“For a child or an adult, it’s extremely powerful to hear someone say, ‘I get you. I understand. I see why you feel this way.’ This kind of empathy disarms us.”

Daniel Siegel

Riding the Waves of Big Emotions

Children sometimes experience big emotions, like anger, sadness, or anxiety. Imagine that your child comes home from school and says “no one likes me”, or they stare at their school project and yell “I can’t do this!”, or you tell them to get off their phone and they yell “you ruin everything!” and slam the door. What do you do in these situations?

Most parents’ initial response is reassuring or problem solving. If our child’s behaviour is inappropriate, we might also quickly reprimand them.

“When little people are overwhelmed by big emotions, it’s our job to share our calm, not to join their chaos.”

– L.R. Knost.

Why do we react in these ways? We want our children to calm down and behave well, we want to prevent their emotional pain, or we don’t understand their emotions. However, when these are our initial responses, we miss an opportunity to help our children learn how to understand, manage, and recover from difficult emotions.

It is important that we connect with our children’s emotions before we redirect their behaviour.

Helpful Resources

Dr Brené Brown, “The Power of Empathy”

Mark Ruffalo on Empathy | Sesame Street

Helping Children with their Big Emotions | WRDSB Psychology Department

Managing Big Emotions

Throwback to a humorous look at tuning in and validating from Everybody Loves Raymond.

These practices are supported by research and we encourage folks to give them a try! But, we also acknowledge that we all have different backgrounds and experiences. This may make your big emotion strategies and practices look different in your family.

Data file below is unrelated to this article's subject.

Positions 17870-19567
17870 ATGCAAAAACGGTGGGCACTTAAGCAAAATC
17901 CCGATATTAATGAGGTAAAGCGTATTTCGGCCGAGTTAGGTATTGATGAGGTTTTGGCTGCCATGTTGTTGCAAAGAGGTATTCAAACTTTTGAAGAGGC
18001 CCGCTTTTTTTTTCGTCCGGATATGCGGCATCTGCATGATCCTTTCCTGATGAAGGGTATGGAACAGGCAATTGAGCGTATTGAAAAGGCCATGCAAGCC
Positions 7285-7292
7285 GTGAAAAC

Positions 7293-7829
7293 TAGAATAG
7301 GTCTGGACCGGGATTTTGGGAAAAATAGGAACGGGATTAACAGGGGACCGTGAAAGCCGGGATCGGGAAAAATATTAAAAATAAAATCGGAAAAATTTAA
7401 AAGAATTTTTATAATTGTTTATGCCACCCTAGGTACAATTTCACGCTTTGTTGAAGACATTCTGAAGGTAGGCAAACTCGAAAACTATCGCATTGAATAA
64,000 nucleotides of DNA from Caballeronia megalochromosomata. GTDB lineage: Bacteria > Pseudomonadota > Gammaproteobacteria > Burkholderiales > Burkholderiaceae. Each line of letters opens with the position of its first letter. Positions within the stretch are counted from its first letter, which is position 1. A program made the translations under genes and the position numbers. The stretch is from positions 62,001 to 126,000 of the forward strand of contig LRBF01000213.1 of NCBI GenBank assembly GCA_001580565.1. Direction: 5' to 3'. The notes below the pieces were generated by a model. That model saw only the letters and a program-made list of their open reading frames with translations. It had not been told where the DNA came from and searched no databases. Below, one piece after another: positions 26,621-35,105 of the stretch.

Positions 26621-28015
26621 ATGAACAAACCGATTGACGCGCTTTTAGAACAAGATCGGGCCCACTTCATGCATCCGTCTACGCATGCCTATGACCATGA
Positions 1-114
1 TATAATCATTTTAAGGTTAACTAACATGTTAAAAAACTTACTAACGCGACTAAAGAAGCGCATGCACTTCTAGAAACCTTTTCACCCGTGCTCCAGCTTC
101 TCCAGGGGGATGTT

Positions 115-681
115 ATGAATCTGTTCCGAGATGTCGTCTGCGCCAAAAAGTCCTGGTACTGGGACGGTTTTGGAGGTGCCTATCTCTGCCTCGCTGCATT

“It’s also crucial to keep in mind that no matter how nonsensical and frustrating our child’s feelings may seem to us, they are real and important to our child. It’s vital that we treat them as such in our response.”

Daniel Siegel, The Whole Brain Child

Mindful Moment

Check out these mindful strategies to help calm “in the moment”

But remember….learn and practice them first and then you may be ready to try them when you need them!

Short on time but feeling high on stress?

Community Events

Woolwich Counselling

KW Counselling

Canadian Mental Health Association (CMHA)

Lunch & Learns for Caregivers with WRDSB Psychology Department

Wednesdays from 12:15 to 12:45 pm

May 5: The Impact of COVID-19 on Teen Mental Health, and What They Need To Do Well

May 12: Reinforcement: Your Parenting Gold Star

May 19: A New Way of Looking at Parenting Styles

May 26: Who Knows Best? When Parents Disagree.

Random Acts of Kindness

Ideas from the Random Acts of Kindness calendar:

  • Pick up litter
  • Return the shopping cart to its place
  • Say Hello to 2 people each day

Need Some Help?

For urgent matters call 911 or go to your local emergency room

Here 24/7: 1-844-437-3247

Kids Help Phone: 1-800-668-6868 or text “CONNECT” to 686868

Front Door: 519 749 2932, and press “1”

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For more information about this newsletter contact Mary Murphy at 519-570-0003, ext. 4172.